Compulsory superannuation sees 9 per cent of workers wages put aside for super. It's a great start. But unless you've been salary sacrificing a fair bit more again, you're probably saving too little.
Why do so many of us save too little for retirement? We "rationally" under-save because we know we can fall back on the pension. "Behavioral economics" has also recently begun filling in the irrational side of the story.
Knowing how much to save is a difficult business. Only 40 per cent of Americans, for instance, seek to work out how much savings they require for retirement - not really knowing where to begin. Only slightly more - still a minority - have the basic knowledge to make good investment decisions - for instance the knowledge that equities tend to out perform bonds over time.
Even with compulsory super at 9 per cent, studies suggest that a majority of Australians will be disappointed with the amount they have saved for retirement.
In situations of great uncertainty we procrastinate. We put off facing the discomfort of our own ignorance till tomorrow. We’re unusually susceptible to suggestion and influenced by what seems "normal".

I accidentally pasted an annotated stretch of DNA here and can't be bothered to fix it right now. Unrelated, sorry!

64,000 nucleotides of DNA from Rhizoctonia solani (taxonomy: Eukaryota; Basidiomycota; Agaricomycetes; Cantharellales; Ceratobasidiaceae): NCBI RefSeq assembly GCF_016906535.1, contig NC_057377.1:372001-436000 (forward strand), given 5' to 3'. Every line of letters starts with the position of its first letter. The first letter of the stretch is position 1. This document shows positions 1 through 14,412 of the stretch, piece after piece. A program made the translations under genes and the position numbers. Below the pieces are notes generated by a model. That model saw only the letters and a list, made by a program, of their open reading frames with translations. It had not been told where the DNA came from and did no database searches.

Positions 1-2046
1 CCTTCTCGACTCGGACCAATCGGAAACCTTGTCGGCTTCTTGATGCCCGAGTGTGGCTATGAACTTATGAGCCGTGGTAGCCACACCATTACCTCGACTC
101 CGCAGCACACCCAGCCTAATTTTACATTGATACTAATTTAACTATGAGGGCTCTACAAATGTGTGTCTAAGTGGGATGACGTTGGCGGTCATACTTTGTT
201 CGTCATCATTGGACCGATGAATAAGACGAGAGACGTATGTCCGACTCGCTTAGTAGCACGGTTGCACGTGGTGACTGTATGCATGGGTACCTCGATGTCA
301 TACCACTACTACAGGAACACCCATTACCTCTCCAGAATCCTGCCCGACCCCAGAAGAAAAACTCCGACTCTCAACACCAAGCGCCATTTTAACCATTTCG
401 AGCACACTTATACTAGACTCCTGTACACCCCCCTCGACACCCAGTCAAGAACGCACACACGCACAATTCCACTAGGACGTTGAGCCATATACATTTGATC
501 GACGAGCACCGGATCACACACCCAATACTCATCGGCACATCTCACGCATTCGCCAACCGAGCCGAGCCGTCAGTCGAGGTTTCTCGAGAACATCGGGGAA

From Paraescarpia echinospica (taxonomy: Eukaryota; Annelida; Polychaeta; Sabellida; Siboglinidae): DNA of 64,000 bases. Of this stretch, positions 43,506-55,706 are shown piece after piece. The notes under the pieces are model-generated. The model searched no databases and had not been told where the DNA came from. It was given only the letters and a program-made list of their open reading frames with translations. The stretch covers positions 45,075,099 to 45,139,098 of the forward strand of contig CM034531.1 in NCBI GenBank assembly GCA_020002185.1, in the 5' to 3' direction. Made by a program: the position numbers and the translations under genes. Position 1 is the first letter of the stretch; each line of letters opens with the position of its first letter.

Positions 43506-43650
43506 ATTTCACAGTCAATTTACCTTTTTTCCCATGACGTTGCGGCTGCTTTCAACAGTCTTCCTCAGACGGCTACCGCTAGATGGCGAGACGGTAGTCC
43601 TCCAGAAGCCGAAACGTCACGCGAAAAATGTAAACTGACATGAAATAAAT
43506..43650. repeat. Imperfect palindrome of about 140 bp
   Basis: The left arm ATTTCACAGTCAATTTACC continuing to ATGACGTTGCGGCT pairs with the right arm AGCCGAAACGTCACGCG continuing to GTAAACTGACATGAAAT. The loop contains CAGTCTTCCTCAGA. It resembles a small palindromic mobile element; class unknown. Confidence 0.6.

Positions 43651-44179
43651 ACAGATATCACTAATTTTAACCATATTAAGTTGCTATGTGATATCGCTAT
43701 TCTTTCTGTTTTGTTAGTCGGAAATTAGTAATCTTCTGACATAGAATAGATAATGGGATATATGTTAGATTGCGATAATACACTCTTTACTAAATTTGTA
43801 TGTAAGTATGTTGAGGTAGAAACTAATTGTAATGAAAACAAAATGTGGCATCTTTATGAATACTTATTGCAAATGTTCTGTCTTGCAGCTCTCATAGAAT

That's not just the poor and the uneducated. A Harvard University savings plan yielded no return until employees chose between two investment options. Yet most junior employees delayed doing the paperwork long enough to lose hundreds of dollars.
This is typical of millions of us. We intend to save more, but we put off the decision making - not to mention the paperwork. But if our tendency to take the line of least resistance looks like a problem, it's also a big opportunity. We just have to rearrange what the line of least resistance is!
Enter the backstop society.
A good software program comes with default settings suited to the average user which can nevertheless be overridden should they wish. The backstop society would do the same for saving. Citizens would be free to make their own arrangements secure in the knowledge that - should they not actively exercise that freedom - they will fall back on designed rather than undesigned "defaults".
Consider this. In the US new employees’ participation in tax privileged "401K" savings schemes can be as low as 26 per cent though this rises over time. When firms enroll employees by default but let them opt out, participation jumps to over 85 percent and stays there.
We can improve Australians’ savings habits, and so their lives, in the same way.
We’d begin by getting experts to recommend some target level of default salary sacrifice above the compulsory rate - say 6 per cent bringing total super contributions to 15 per cent of wages. Where employees' existing salary sacrifice contributions were below that target, and they had not "opted out", their employers would deduct an additional - say - 1 per cent of their wages as a salary sacrifice contribution to employees super accounts.
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